For Caroline Shaw, a sourcing manager at a GE wind turbine plant in Florida, the “light bulb went on” after she had to hand out face masks (known as N95s) to a team of coworkers who were tasked with screening their fellow employees for COVID-19. With shortages of masks everywhere it is important to use […]Continue Reading 246 words
We at Our Daily Planet have been reading the news these past weeks and are in sheer awe of our healthcare workers. We’re so incredibly grateful for these men and women and their bravery in the midst of the coronavirus outbreak. From doctors like Dr. Nermeen Botros who has been clocking more than 80 hours […]Continue Reading 179 words
This past week for those of us in the United States we’ve witnessed our lives screech to a halt within a matter of 7 days. As we watch the news–and especially the devastation happening in Italy–we see that the strain on our healthcare system is about to become exponentially worse. For instance, just yesterday evening, […]Continue Reading 226 words
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After Republicans in Oregon’s legislature didn’t show up for work (for the second time) inorder to avoid a vote on limiting statewide carbon emissions, Oregon’s Governor Kate Brown took matters into her own hands. She found a workaround–which would enable a state agency to set and enforce caps on pollution from industry and transportation fuels […]Continue Reading 130 words
It is women’s history month and so this week we salute two of the highest-ranking women doctors in the federal government who are working to contain the spread of the coronavirus and make sure we are prepared to deal with it here in the U.S.Continue Reading 297 words
Katherine Johnson who was one of the finest NASA mathematicians of her time and whose calculations made possible the first U.S. crewed spaceflights, passed away at 101 on Monday. As the New York Times reported, “Mrs. Johnson was one of several hundred rigorously educated, supremely capable yet largely unheralded women who, well before the modern […]Continue Reading 205 words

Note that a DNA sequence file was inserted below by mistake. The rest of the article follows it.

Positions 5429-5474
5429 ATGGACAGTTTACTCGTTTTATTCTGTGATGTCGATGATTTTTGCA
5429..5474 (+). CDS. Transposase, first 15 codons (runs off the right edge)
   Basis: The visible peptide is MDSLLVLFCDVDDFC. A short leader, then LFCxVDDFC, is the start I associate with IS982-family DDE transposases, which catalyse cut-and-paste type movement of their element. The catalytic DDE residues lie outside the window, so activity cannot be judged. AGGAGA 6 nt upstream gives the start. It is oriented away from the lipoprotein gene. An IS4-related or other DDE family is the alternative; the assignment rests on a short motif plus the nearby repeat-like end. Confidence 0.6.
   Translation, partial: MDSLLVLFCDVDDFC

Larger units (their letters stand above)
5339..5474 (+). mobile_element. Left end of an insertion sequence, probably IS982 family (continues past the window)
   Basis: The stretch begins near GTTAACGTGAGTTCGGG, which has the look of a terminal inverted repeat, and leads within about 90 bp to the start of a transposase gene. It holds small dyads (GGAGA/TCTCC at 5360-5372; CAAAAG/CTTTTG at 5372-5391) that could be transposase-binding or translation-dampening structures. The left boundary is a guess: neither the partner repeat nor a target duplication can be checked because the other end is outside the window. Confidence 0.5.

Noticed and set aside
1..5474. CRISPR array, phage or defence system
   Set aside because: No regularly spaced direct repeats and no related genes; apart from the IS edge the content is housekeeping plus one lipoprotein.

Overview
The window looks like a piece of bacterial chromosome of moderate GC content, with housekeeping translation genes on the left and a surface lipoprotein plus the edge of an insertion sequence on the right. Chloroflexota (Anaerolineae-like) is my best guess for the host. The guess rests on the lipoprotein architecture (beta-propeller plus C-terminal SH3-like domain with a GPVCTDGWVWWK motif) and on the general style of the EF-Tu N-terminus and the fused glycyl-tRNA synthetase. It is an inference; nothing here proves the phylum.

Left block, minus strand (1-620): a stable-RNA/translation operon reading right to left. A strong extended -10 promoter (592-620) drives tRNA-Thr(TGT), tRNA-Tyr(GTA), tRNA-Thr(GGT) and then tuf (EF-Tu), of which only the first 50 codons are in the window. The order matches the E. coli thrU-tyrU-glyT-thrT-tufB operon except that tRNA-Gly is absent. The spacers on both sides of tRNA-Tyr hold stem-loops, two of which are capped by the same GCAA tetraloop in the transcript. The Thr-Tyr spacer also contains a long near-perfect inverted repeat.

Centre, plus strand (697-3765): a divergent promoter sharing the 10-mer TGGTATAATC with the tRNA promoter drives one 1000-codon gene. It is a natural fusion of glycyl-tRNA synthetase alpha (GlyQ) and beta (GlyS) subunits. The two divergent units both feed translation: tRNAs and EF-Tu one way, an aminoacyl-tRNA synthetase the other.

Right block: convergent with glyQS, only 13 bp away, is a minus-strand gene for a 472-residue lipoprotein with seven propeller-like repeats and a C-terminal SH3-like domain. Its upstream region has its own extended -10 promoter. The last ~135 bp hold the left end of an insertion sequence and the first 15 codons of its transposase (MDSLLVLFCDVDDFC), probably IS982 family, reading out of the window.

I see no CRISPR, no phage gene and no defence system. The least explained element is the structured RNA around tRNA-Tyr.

This week, in honor of Black History Month, are shining a spotlight on a trailblazing leader of the National Oceanic and Atmospheric Administration’s uniformed service corps (the NOAA Corps) where she rose to the rank of Rear Admiral. Admiral Fields was the first African-American woman to command a ship in the U.S. uniformed services (which includes the Navy and the Coast Guard) for an extended assignment when she took command of the NOAA research vessel McArthur in 1989.Continue Reading 302 words
Sharon Lavigne, is 67-year-old recently retired special-ed teacher born and raised in St. James Parish, LA and a staunch advocate for her community that sits in what’s been dubbed as “Cancer Alley.” When Lavigne was a child she recalls St. James Parish being lush with fruit trees, vegetable gardens and full of families living off […]Continue Reading 180 words
When she was 8-years-old, Mari Copeny wrote a letter to President Obama, asking him to meet with her and a group of people coming to Washington D.C. to watch congressional hearings on the Flint water crisis. He responded with a letter announcing that instead, he was coming to Flint to ensure the people there receive […]Continue Reading 192 words
For nearly 40 years the Blackfeet Nation has been fighting in Montana to protect the Badger-Two Medicine – an area of deep spiritual significance to the tribe – from oil and gas drilling. While many people have denounced drilling in this incredible landscape, for the Blackfeet Tribe confronted with the threat to their ancestral land, this is a […]Continue Reading 211 words
The tragedy of the loss of Ukraine International Airlines Flight 152 last week was compounded by the fact that among those who perished was a remarkable advocate for conserving the cultural heritage of indigenous communities. PhD student Ghanimat Azhdari, who was born into a nomadic tribe in Iran, was studying at Canada’s University of Guelph, […]Continue Reading 197 words
When disasters like Australia’s devastating brush fires ensue, it truly takes a community (and in this case, a nation) to grapple with the losses and begin to rebuild. There have been countless heroes who have risked–and even given–their lives so that others might be safe. The Daily Mail wrote a great roundup of Oz fire […]Continue Reading 337 words